San Francisco, Chinatown 1912

Seeing America’s Greatest Chinatown: San Francisco (Part I)
R: “Captain” H.J. Lewis. Contributers and Production unknown. USA 1912

Seeing America’s Greatest Chinatown: San Francisco (Part II)

Captain Lewis was a licensed Chinatown guide; these films represent what was salvaged from a multi-reel film. (Internet Archive)

Prints: Prelinger Archives, San Francisco

“The way Chinatown guide H.J. Lewis actively used film around 1912 illustrates the relation between tourist guides and motion pictures as well as the possibilities the new medium opened. ‘Captain’ Lewis began conducting guided tours through San Francisco’s Chinatown in the late 1880s. The ‘San Francisco Call’ devoted a small article to him and ‘his experience taking parties through (the) local orient.’ According to the article, Lewis was a licensed guide who spoke Chinese fluently and had contacts with many people in Chinatown. (…) Apart from his on-site tours, Lewis made use from the film medium and created a new way to experience Chinatown on the silver screen. His films mark an early example of the connection between film and tourism. To create his cinematic version of a trip to Chinatown, Lewis shot several scenes in San Francisco that corresponded roughly to the stations of his tours – that is, street scenes, restaurants, tenements, Joss houses,  bazaars, and stores. The collection of scenes was titled Seeing America’s Greatest Chinatown: San Francisco and formed the basis for his ‘Oriental travelogue’, a show that included the screening along with introductory remarks and anecdotes by Lewis.”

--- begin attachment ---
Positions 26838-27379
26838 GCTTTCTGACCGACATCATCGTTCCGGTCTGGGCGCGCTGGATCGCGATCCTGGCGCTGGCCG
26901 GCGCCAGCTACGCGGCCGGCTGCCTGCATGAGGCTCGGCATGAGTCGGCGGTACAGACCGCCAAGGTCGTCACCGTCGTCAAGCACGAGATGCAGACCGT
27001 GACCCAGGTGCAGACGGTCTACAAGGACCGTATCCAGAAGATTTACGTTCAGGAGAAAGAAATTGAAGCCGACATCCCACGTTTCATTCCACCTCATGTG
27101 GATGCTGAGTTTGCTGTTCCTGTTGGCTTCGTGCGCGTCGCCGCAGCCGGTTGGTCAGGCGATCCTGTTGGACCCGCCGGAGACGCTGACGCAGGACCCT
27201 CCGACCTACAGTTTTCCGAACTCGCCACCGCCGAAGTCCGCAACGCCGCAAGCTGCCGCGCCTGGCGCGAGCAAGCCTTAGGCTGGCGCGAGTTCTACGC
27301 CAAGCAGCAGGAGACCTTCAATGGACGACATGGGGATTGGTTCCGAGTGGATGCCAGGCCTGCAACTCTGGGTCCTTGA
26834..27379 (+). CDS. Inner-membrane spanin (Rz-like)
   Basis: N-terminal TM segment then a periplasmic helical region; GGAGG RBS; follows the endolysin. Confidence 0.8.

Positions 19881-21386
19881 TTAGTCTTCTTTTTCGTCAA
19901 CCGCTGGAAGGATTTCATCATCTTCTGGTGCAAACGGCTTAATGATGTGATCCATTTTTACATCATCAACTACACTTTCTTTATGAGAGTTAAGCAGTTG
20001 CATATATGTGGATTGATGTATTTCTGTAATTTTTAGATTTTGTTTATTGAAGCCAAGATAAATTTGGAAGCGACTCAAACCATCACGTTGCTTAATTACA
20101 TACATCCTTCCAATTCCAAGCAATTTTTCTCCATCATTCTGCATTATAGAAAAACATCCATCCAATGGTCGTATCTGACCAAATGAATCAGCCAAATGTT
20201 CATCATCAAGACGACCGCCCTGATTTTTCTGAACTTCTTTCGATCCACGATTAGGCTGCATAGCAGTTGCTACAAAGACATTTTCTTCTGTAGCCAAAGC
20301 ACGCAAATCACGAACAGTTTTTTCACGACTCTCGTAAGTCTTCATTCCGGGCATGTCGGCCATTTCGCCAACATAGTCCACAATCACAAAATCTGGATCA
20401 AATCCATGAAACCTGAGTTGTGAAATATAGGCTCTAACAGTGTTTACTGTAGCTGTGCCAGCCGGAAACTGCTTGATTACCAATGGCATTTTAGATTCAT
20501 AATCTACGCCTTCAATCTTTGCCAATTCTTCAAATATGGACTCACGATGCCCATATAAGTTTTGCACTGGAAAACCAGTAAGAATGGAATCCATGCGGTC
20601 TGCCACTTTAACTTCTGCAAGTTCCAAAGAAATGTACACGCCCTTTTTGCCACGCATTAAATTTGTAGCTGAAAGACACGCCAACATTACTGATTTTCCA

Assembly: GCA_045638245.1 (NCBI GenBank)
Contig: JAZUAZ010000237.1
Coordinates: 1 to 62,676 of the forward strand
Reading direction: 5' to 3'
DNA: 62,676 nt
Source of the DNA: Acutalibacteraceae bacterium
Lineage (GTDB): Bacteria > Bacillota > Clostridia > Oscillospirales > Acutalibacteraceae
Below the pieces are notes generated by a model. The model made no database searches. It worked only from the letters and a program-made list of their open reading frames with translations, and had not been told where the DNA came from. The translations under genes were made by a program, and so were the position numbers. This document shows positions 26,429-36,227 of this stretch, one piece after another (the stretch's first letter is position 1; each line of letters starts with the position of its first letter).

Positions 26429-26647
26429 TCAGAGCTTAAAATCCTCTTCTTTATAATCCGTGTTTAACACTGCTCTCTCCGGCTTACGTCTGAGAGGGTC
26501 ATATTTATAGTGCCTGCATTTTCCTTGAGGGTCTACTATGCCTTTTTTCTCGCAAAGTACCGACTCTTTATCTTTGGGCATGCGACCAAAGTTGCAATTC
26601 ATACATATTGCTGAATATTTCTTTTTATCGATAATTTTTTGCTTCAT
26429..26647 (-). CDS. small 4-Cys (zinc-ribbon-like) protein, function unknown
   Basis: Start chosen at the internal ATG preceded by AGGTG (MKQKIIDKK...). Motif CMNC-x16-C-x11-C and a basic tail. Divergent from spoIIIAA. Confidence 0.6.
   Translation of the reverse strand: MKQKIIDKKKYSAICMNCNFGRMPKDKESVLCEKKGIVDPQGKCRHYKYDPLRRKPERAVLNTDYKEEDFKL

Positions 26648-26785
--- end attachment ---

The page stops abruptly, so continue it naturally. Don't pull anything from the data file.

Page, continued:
Björn A. Schmidt: Visualizing Orientalness: Chinese Immigration and Race in U.S. Motion Pictures, 1910s-1930s. Böhlau Verlag Köln / Weimar 2017, p. 159/160


Photo: Arnold Genthe/Library of Congress Judy Yung

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